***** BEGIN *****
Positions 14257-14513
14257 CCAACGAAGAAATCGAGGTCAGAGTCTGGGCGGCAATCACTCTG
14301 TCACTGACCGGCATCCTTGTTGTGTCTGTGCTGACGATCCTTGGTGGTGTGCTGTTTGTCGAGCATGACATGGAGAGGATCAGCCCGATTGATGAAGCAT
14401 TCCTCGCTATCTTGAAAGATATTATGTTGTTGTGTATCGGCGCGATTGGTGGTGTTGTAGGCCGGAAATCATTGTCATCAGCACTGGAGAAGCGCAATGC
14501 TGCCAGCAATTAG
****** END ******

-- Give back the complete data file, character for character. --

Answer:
Positions 14257-14513
14257 CCAACGAAGAAATCGAGGTCAGAGTCTGGGCGGCAATCACTCTG
14301 TCACTGACCGGCATCCTTGTTGTGTCTGTGCTGACGATCCTTGGTGGTGTGCTGTTTGTCGAGCATGACATGGAGAGGATCAGCCCGATTGATGAAGCAT
14401 TCCTCGCTATCTTGAAAGATATTATGTTGTTGTGTATCGGCGCGATTGGTGGTGTTGTAGGCCGGAAATCATTGTCATCAGCACTGGAGAAGCGCAATGC
14501 TGCCAGCAATTAG